Editor’s Corner article

Who should have authority over the Military?
CHRIS MacLEAN  |  May 15, 2010

I’ve heard grumbling about this question of authority for many years, never more so than now. In this edition, three people from different ­backgrounds tackle the topic from widely different perspectives. However, the end conclusions are not so different.  

From his perch on The Hill, Hudson examines the roles played by both ­Parliament and Government in the deployment of the Canadian Forces. Hudson ­wonders whether it is parliament or the government machine making these ­decisions. Apparently that is a good question. The PM has proven to be a master at the high stakes chess game of federal politics.

Retired Air Force Major Rob Day, in a look at the weaknesses of the ­unification transformation process, reiterates that the civil-military relationship is not rosy when it comes to lines of authority. Day reminds us that the responsi­bilities of pencil pushing in Ottawa are a far cry from leading a dismounted patrol in Kabul to show a strong presence.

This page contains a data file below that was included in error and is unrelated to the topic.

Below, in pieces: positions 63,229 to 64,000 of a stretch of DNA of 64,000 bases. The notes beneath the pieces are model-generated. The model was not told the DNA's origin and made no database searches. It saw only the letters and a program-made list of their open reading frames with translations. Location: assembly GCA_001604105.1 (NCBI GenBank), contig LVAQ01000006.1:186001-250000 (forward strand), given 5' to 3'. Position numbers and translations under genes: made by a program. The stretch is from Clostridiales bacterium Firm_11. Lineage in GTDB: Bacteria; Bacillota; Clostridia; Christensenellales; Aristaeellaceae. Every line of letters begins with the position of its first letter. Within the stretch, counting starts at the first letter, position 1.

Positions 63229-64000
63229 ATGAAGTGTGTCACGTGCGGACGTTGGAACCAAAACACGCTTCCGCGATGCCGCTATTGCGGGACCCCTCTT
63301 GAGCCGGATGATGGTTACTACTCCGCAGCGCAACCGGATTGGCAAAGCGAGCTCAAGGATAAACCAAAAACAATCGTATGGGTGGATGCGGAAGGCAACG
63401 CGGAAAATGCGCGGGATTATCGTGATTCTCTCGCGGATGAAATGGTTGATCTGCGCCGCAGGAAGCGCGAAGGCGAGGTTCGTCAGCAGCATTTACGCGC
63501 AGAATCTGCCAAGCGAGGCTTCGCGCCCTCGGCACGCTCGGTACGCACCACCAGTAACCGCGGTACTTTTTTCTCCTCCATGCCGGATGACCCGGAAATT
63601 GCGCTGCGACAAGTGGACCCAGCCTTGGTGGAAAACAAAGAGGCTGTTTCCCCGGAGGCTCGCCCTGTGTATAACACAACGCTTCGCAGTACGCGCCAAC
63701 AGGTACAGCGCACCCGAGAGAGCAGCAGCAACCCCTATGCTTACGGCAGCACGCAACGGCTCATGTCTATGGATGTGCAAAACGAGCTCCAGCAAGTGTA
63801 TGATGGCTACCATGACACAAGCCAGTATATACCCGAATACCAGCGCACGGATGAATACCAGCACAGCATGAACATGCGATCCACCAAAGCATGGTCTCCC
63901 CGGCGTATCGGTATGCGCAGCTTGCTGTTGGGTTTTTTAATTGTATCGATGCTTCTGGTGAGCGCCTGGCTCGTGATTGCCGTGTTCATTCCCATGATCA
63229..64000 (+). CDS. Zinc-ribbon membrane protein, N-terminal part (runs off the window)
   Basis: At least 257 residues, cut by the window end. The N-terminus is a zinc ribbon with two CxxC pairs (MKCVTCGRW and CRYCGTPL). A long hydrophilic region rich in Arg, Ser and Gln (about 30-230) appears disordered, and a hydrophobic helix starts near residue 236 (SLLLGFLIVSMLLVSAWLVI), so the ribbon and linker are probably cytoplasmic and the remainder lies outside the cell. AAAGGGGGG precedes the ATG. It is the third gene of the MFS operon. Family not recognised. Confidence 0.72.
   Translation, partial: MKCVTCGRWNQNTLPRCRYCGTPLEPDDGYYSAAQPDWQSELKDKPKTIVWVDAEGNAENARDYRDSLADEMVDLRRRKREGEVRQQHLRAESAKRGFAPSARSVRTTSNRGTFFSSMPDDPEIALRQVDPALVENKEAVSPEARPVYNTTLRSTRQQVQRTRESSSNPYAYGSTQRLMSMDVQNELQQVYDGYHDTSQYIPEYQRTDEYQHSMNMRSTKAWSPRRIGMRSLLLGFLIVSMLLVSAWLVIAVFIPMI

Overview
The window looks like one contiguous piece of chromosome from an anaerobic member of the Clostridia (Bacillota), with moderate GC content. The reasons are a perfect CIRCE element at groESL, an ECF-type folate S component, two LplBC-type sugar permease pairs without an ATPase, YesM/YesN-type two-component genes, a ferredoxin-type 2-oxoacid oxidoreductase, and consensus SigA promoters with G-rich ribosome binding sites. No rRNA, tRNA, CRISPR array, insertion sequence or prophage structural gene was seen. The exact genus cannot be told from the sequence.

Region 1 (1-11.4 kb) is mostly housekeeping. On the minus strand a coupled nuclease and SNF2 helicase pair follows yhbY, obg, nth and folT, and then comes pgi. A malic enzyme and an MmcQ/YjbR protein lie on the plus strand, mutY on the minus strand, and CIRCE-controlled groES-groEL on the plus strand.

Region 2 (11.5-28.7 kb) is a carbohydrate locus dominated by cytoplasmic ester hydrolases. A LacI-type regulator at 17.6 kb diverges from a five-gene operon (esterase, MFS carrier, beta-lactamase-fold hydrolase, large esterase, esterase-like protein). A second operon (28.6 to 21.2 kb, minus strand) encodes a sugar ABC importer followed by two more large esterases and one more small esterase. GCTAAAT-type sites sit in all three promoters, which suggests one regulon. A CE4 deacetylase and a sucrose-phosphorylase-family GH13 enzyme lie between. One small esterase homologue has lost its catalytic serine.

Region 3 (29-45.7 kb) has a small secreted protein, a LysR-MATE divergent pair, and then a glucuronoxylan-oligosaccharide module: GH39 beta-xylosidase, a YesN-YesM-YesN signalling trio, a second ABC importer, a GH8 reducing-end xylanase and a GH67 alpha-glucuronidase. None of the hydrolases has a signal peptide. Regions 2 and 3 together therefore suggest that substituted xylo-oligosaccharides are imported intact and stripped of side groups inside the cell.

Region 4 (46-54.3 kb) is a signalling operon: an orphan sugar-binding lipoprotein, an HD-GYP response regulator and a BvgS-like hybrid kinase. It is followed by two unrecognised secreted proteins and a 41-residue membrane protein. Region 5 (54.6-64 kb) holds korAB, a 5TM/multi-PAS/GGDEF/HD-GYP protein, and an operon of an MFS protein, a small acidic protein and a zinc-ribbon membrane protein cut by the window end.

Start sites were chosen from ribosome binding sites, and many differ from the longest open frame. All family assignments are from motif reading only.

In a somewhat different vein, defence observer, Blair Watson legitimately questions the logic of western support to a foreign government that is clearly and irrefutably corrupt. Who is making these decisions? Who is accountable? It’s one thing to decide to help a nation, but if that entails backing a regime that does not work to better the lives of average citizens, does not value the basic human rights of women and children, the decision is flawed. The Afghan people deserve better than this, yet we have chosen silence.

True, the “devil we know” may indeed be better than the “devil we don’t,” nevertheless, we still have an obligation to demand legitimate and fundamental human rights concessions in return for the selfless and heartbreaking sacrifices we make on their behalf – concessions such as enshrining women’s and children’s rights. If Karzai and his government will not agree to that, how can Canada, in good ­conscience, continue to stand by that government and train their ­soldiers and police?

© FrontLine Defence 2010